- In Mass Effect 2, it is revealed that the Geth the player had been fighting in Mass Effect were actually a fanatical splinter group called Heretics by the True Geth. Making up about five percent of the total Geth population, Legion emphasises that the Heretics chose to worship the Reapers, instead of upholding the rather non-religious notion of self-determination of the True Geth.
- In Crusader Kings 2, characters can adopt a variety of historical heresies. They tend to be loathed by anyone from the main religion, and imprisoned and forced to convert back. Unless a very powerful king adopts the heresy, in which case the same thing typically happens to the orthodox faithful.
- The Sons of Abraham expansion for the game gives heresies the ability to supplant their parent as the mainstream faith, reducing the old beliefs to being seen as heretical themselves in the process. The earlier Legacy of Rome expansion allowed the Great Schism to be mended by a sufficiently successful still-Orthodox Byzantium, reducing Catholicism to a heresy of Orthodoxy.
- In The Elder Scrolls III: Morrowind, the Dissident Priests were heretics to the Tribunal Temple, disputing several points of dogma (though this appears to have been partly a response to being persecuted for questioning Temple policy, which isn't exactly heresy even if the Temple called it that). The Tribunal Temple also persecutes the Nerevarine Cult as heretics (technically they are, just not really of the Temple, seeing as they developed in parallel in response to the same event and from the same source religion. It's actually the Temple who made the most radical changes of dogma, the Nerevarine Cult just explained away the new gods as false gods and added in a messiah figure). Both of those change towards the end of the main quest, with the Dissident Priests acknowledged as having had a point with much of what they said and the Nerevarine Cult recognised as being right about the messiah figure thing, both by one of the gods of the Tribunal himself.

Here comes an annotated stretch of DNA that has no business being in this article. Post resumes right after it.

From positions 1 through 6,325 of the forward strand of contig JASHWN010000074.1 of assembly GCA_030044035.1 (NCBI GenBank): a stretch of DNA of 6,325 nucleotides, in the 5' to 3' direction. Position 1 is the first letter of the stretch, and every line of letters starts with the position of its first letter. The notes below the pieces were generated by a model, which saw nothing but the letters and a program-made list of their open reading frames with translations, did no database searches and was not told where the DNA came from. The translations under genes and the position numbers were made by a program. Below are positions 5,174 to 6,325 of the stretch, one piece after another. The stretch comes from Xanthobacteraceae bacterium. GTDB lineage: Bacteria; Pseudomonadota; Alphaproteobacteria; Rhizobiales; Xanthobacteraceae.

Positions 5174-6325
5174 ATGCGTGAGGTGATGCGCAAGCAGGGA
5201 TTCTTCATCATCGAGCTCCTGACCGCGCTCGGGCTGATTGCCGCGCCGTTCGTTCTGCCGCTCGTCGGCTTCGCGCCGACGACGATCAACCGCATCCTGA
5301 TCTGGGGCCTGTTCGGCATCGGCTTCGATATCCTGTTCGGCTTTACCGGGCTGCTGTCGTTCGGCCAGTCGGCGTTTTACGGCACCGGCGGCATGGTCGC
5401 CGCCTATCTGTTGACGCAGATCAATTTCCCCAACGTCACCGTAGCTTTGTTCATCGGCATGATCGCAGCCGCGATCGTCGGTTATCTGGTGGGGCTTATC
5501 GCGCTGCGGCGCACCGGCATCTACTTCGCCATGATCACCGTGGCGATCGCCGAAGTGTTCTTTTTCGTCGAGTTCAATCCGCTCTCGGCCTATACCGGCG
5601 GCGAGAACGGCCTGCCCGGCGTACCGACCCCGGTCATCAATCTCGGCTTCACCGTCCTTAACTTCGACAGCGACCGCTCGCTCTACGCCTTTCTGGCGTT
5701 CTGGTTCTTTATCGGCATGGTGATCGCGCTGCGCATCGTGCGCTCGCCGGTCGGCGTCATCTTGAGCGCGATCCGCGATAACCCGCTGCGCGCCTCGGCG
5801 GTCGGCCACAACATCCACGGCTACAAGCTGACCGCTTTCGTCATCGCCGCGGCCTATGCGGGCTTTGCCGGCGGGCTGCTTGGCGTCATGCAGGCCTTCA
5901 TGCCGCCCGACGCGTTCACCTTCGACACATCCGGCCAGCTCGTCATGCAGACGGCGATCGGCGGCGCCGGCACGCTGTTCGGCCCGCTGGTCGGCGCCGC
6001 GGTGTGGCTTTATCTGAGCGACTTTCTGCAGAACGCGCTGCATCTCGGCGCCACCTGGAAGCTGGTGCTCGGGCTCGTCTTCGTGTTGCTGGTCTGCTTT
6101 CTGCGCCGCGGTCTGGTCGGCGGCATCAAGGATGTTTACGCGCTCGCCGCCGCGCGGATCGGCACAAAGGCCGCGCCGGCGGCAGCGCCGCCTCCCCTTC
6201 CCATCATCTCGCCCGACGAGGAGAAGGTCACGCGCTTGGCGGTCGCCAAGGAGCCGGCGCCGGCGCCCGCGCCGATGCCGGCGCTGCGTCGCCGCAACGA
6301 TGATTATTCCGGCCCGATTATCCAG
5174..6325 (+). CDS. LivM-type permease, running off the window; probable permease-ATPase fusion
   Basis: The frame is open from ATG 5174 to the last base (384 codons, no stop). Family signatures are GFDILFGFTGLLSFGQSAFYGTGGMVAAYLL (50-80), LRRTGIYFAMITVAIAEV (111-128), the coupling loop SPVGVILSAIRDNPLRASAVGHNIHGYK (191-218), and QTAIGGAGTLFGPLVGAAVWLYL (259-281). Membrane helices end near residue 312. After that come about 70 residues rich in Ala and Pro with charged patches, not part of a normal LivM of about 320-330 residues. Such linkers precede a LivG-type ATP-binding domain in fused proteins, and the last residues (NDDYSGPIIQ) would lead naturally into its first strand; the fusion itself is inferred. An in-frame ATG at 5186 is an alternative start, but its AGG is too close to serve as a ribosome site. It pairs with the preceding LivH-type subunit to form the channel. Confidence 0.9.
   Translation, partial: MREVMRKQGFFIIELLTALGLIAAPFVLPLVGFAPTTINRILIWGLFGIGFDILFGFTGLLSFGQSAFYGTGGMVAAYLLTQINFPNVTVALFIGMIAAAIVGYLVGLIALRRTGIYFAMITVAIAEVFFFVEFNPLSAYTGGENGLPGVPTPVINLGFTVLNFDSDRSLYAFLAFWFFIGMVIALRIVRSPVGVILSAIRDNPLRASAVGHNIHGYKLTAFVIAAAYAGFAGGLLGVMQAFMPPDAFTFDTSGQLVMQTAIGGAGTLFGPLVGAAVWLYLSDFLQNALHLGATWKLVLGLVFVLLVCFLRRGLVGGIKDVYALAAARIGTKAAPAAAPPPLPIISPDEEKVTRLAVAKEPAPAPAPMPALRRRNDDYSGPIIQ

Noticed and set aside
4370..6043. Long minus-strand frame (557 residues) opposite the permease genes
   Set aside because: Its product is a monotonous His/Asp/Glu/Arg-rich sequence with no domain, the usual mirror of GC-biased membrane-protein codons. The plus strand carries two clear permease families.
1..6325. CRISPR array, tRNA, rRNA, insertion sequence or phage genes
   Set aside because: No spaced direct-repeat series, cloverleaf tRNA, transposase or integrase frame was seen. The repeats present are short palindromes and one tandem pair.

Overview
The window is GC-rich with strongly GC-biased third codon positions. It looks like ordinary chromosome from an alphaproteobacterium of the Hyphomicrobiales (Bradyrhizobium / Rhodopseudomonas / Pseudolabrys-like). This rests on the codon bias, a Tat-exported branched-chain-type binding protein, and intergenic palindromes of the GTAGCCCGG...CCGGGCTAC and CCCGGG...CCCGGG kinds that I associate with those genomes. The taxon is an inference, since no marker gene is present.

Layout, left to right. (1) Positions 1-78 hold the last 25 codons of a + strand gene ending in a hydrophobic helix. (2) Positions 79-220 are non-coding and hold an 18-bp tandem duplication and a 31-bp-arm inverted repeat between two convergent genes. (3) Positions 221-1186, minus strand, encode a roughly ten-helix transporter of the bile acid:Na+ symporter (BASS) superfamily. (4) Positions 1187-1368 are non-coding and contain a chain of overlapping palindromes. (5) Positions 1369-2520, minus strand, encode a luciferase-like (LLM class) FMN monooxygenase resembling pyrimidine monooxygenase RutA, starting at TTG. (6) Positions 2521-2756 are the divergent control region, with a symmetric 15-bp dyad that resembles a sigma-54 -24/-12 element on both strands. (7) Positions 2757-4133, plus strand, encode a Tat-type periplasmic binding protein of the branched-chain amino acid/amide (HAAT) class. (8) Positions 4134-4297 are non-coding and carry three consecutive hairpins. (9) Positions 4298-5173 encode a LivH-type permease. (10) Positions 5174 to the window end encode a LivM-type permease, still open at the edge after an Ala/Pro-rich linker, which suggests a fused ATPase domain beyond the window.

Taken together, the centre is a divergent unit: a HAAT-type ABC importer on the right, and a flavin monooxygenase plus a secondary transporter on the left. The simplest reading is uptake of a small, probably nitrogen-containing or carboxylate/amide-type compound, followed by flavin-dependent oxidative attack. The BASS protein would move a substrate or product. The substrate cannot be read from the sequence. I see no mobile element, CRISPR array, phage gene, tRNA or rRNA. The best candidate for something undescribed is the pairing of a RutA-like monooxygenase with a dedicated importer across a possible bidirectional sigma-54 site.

- Actually subverted in the case of the Nerevarine prophecy — while the Temple considers it a folk superstition and persecutes the Ashlanders who believe it, when you actually show up and start fulfilling the prophecy, you get a letter from the local Archcanon. You see, they're not sure if you're a legitimate reincarnation of St. Nerevar ... so they're going to do their damnedest to try and kill you, as a sort of test. If you really are the Nerevarine, something so petty as a full inquisitorial process could hardly keep you from fulfilling your prophecies, now could it?
- In League of Legends, Karthus the Deathsinger joined the Order of the Tallymen of Kindred (a collection of gravediggers, pyre-builders, corpse collectors and carers for the dying who follow Kindred, the incarnation of death) and rose to become quite prominent in the order. Once he decided he could learn no more about death from mortals, he traveled to the Shadow Isles and transformed himself into an immortal lich who trapped the souls of his victims in an undead state like himself, making him an abomination to Kindred, to whom unnatural prolonging of life beyond one's time is the greatest evil.
- In 70-Seas Lewk is a rogue priest of Lapak who absconded with several holy relics and is relentlessly pursued by the Church's inquisitors. Though most of the time he seems like just a con artist who incorporates religious stuff into his scams.